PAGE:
I’m looking for an used english horn or a cor anglais. It doesn’t have to be in top shape, even broken is fine.

Hmmm. Maybe someone is planning on making an English horn lamp?

Really. Sometimes people purchase old awful instruments and use the instrument for a lamp stand. Actually maybe I should have one of those. Hmmm.

(& I’m not sure what the person said english horn or cor anglais. They are one and the same. Just like oboe and hautbois are one and the same. Yes?)

28. August 2009 · Comments Off on Frustration, Practicing, & all that Jazz · Categories: Ramble, Videos

Last year, trying to learn the oboe, the kid was struggling so much she was getting embarrassed in music class, hated practicing, was having no fun at all. Midway through the school year, she asked if she could drop out of music. I made her a deal: If she practiced at least five times a week for a month, she could quit; but if she missed just one week she’d have to play the entire year. She wanted to quit so bad she put more into the oboe than she had all year, and of course she became one of the best in the class and no longer wanted to stop. At the end of the school term she switched to clarinet, but she loves music now, gets it in a way she never would have — and plays a killer “Mexican Jumping Beans.”

I read that online and thought that might not be a bad idea … just make a deal for a while and see what happens.

Here’s a discombobulated ramble (I’m near to having to race out the door so I don’t even have time to edit, so please excuse all the typos and poorly constructed sentences. Heck, I don’t even know if this will make any sense at all! …?):

Oboe isn’t for everyone. (And, as a reminder, it is NOT a college entrance ticket, even if some parents are still counting on that.) It’s a frustrating instrument, to be sure. Anyone who reads this blog knows that I find it frustrating at times. Dealing with the frustration has become easier, so I hang on to that.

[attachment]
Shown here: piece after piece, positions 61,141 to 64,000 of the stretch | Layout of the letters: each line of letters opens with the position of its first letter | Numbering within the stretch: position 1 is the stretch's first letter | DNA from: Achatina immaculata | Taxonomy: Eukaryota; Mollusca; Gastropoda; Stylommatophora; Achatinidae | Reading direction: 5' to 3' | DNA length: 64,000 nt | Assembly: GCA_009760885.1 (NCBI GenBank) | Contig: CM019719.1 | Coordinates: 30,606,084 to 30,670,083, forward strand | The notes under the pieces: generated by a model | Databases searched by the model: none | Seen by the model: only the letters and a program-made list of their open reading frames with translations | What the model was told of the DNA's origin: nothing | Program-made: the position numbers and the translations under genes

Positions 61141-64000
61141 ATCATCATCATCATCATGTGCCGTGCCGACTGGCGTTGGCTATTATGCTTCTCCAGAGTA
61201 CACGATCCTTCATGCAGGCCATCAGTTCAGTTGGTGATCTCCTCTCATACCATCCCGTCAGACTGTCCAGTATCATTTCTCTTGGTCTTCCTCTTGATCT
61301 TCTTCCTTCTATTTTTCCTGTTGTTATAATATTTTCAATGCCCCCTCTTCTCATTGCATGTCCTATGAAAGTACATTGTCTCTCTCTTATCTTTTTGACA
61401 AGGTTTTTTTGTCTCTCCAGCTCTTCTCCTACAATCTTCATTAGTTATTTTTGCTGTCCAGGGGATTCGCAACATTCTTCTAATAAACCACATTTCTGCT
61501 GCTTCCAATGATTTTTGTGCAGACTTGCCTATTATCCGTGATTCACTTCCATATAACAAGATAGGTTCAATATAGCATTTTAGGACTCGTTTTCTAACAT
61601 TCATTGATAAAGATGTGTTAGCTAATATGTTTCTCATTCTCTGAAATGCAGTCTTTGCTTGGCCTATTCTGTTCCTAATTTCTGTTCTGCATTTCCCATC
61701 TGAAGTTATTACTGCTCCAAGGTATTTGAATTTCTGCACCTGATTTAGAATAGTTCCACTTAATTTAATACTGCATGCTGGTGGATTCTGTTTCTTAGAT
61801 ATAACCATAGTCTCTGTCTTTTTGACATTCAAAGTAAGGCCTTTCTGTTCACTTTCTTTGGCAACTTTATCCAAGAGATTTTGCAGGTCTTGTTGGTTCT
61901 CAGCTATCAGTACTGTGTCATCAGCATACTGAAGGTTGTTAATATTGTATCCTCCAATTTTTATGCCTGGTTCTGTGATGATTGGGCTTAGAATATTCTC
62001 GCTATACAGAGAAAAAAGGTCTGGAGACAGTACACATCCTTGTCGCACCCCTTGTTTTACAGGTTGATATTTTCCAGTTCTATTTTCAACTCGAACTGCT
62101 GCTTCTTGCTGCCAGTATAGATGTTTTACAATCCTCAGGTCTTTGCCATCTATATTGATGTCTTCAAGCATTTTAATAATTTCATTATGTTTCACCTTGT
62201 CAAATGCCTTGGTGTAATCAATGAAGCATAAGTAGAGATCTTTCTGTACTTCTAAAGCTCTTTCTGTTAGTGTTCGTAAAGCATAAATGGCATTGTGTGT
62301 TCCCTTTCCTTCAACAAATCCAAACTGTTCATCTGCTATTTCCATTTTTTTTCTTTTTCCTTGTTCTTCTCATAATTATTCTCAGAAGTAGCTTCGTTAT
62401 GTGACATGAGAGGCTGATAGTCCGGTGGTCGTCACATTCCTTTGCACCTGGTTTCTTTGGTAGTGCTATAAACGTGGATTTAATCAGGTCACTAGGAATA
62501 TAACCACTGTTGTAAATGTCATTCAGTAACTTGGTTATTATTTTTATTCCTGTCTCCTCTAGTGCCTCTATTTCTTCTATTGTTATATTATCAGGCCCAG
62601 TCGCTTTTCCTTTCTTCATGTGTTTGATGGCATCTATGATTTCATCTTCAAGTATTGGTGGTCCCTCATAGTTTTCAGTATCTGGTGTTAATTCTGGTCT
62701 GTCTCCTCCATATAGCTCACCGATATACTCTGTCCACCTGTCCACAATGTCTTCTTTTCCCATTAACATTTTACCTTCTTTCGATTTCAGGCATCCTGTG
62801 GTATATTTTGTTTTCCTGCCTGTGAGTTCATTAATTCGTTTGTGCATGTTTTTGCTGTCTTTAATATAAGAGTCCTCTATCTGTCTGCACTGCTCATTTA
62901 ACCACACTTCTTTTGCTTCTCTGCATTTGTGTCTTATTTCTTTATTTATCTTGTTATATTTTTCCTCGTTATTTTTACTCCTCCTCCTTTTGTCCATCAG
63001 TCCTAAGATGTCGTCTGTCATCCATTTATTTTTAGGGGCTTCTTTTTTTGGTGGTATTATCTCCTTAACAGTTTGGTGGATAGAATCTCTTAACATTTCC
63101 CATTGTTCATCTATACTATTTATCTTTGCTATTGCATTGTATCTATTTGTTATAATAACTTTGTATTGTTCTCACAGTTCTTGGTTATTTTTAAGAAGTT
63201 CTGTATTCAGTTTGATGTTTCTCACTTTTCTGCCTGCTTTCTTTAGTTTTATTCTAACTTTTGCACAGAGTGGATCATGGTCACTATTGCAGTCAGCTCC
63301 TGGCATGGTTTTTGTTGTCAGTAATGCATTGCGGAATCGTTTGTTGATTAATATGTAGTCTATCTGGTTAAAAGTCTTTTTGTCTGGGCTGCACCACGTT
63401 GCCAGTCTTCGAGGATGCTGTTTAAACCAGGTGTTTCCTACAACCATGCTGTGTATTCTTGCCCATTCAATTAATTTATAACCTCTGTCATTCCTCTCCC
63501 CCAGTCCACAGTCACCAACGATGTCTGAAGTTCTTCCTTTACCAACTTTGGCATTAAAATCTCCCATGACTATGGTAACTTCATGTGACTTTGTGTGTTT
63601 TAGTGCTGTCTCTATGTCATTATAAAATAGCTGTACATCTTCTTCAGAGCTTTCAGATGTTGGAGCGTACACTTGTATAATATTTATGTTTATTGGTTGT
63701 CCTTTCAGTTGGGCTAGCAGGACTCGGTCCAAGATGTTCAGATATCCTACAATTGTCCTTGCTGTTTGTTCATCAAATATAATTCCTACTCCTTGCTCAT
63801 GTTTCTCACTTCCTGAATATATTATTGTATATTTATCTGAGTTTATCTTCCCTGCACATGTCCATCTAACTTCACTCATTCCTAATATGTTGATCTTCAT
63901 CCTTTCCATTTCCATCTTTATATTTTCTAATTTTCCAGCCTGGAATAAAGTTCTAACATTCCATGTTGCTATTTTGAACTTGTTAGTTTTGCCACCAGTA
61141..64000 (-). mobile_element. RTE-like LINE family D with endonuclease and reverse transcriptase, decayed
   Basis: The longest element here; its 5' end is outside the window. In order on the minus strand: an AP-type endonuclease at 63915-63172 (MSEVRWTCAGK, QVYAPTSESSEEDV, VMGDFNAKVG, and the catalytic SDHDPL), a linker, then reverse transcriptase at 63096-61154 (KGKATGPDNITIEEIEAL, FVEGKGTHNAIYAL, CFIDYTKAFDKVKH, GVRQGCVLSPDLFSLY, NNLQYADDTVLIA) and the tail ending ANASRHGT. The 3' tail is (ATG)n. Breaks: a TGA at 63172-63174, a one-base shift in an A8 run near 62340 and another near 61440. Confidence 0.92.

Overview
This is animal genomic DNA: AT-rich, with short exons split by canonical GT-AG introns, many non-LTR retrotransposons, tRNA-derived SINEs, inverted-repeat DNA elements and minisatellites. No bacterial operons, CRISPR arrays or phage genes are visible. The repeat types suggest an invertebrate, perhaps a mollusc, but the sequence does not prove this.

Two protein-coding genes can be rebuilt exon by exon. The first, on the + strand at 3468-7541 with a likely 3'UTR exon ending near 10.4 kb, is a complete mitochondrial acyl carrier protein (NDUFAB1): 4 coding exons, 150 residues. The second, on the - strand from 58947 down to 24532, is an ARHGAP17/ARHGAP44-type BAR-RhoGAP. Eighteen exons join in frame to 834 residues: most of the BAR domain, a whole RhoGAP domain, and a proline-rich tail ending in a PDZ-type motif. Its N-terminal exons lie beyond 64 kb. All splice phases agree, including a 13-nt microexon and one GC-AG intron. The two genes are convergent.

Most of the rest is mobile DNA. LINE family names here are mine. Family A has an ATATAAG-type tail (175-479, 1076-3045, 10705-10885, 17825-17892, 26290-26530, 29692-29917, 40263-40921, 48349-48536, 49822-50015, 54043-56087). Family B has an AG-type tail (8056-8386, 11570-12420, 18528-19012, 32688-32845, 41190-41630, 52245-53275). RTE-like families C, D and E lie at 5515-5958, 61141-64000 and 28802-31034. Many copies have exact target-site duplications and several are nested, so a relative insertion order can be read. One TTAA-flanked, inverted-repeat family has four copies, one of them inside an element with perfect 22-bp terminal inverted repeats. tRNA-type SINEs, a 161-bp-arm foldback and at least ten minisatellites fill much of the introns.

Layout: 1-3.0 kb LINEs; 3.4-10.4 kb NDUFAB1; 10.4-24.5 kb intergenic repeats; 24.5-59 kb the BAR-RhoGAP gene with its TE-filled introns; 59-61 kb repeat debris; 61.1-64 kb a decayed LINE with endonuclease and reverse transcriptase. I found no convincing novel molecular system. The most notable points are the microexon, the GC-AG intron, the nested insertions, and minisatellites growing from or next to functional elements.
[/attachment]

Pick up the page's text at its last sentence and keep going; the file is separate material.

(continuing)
I have some students who, I can tell, aren’t practicing. Are they frustrated? I’m not sure. They might just be too busy. They might be lazy (although most are so darn busy I can’t imagine they have any time to be lazy!). The other night I heard Carlos Santana say something interesting when he was asked about practicing. He said, “I never practice. I take my guitar for a walk. I take my fingers for a walk.” Hmm. What if parents just suggest to their child, “Why don’t you just take that oboe for a walk for a while?” I know that when I start my practice on the fun side, I can more easily get into the work of it all. When I begin with something that is especially difficult, I tend to get tired more quickly, and I look for any excuse to stop.

But, of course, one does have to hunker down and really work. My students know about my “dissection method” and “opening the curtain” and the “5 X Rule”. They know ’em, and don’t particularly care for them, but sometimes we do those during lessons and I promise you that every time we do they wind up playing so much better. Funny how that happens.

Oh dear … gotta run! So I’ll just post the first movement of the Mozart Oboe Quartet below for your enjoyment:

28. August 2009 · 2 comments · Categories: TQOD

Played an oboe for the first time! It was easy! Super wicked!

28. August 2009 · 3 comments · Categories: BQOD

Today my band director wanted me to learn the OBOE, since I mastered the trombone.